Middle East Council of Churches, an MCC partner, distributed MCC relief kits, which contain hygiene supplies, to the most vulnerable displaced people and host community members in a neighbourhood in the Syriac Orthodox diocese in Aleppo, Syria, in 2016. This year, MCC’s partners in Syria and Lebanon will distribute individual hygiene kits and food to help people protect themselves from the novel coronavirus. Names are withheld for security reasons. (Photo courtesy of MECC)

As COVID-19 spreads and worsens, Mennonite Central Committee (MCC) continues its worldwide work while attending to the health and well-being of its staff. 

We need more Peters!

Kayel Truong, centre in white shirt, and crew cut hair for free every Saturday for homeless people living in downtown Calgary.

Peter Worsley

“We need more Peters! He’s only one man,” exclaims ex-offender Kayel Truong, when asked about the Bridges Ministries program run by Mennonite Central Committee (MCC) Alberta to help prisoners of faith successfully reintegrate into the community.

Four ways MCC is responding to COVID-19

Angela Bifuko Bahati (centre, orange dress) and her family live in the Mubimbi camp outside of Minova in eastern DR Congo. They have access to a clinic supported by MCC. (MCC photo by Matthew Lester)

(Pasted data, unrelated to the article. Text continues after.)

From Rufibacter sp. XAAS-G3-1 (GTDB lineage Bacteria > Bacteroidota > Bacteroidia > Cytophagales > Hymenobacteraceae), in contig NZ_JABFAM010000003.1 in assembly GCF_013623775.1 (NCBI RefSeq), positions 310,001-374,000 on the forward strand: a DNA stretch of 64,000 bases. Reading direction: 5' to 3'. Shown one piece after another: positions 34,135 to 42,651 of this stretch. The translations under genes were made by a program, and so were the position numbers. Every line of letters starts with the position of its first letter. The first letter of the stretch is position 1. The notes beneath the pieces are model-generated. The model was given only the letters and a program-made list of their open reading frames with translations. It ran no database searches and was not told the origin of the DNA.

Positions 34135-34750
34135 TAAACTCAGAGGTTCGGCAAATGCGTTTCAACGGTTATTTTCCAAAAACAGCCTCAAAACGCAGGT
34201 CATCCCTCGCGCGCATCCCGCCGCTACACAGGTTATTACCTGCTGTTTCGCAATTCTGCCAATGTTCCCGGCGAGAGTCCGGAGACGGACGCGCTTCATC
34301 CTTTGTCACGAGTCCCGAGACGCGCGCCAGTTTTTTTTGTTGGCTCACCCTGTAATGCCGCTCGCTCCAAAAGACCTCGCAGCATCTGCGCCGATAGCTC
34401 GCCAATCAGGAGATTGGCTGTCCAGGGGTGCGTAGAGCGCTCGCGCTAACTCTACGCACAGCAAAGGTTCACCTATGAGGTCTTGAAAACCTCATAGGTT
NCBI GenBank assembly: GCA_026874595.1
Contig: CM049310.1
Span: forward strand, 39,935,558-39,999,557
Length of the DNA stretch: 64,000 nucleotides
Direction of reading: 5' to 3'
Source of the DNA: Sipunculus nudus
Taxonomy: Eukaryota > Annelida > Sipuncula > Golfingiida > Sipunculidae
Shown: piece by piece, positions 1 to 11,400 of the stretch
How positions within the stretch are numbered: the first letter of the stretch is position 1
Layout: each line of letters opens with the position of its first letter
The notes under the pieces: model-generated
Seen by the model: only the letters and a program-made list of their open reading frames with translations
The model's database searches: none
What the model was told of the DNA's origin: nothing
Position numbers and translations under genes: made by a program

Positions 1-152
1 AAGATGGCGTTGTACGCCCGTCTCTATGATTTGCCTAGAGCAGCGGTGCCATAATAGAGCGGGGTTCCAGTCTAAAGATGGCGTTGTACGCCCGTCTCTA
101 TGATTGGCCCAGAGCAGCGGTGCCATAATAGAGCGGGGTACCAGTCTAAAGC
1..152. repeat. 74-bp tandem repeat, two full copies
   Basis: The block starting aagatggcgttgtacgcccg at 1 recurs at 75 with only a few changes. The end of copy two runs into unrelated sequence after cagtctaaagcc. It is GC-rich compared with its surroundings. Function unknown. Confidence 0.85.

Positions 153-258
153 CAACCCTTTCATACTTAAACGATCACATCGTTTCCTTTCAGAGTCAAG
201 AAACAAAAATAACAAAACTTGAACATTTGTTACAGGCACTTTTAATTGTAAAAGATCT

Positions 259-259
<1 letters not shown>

Things like frequent handwashing and social distancing have become the new normal. This is life during the COVID-19 pandemic. These measures help reduce the spread and keep everyone safe. We’re all in this together.

MCC invites community to participate in day of prayer

Kitchener, Ont.—In response to the COVID-19 pandemic, Mennonite Central Committee is inviting supporters to join the organization in a day of prayer on Wednesday, March 25. “Times of uncertainty call us to reach out to the most vulnerable in our community: those locally and globally who will be most affected by this crisis,” MCC Ontario said in a statement. “We believe this is a time to recommit ourselves to caring for our neighbours and acting generously—whether in our own homes, across the street or around the world. We invite you to join us... as we come together for #MCCdaytopray.

Water from stone

Aïchatou Hamidou sits with the women who make up her WASH team after finishing their morning errands in Kobiteye, a government camp supporting around 6,000 refugees. (MCC photo by Colin Vandenberg)

With a series of quick, practiced strokes, Aïchatou Hamidou clears the area around a newly built latrine with a long broom made from dry grass.

Compelled by Christ to serve

An interior view of a refugee train with a family of Mennonites from Schoenwiese, southern Russia (present-day Ukraine). (MCC photo by A.W. Slagel)

Mennonite refugees leave the harbour at Bremerhaven, Germany, on the Volendam in 1947. The group, led by Peter and Elfrieda Dyck, was the first of three groups of Mennonite refugees transported by the Volendam to South America in 1947 and 1948. Throughout the 1930s and ’40s, MCC helped resettle thousands of Mennonite refugees from Europe. (MCC photo)

MCC U.S. executive director Ron Byler and MCC Canada executive director Rick Cober Bauman stand in front of the former Jakob Dyck lumber mill, the site of MCC’s first relief kitchen in Khortitsa, Ukraine. (MCC photo by Matthew Sawatzky)

“At the railroad stations, the sight was appalling. The moment the train halted it was besieged by living skeletons. From out of the rags were lifted bare arms, the wasted fingers extended toward the car windows in entreaty for food.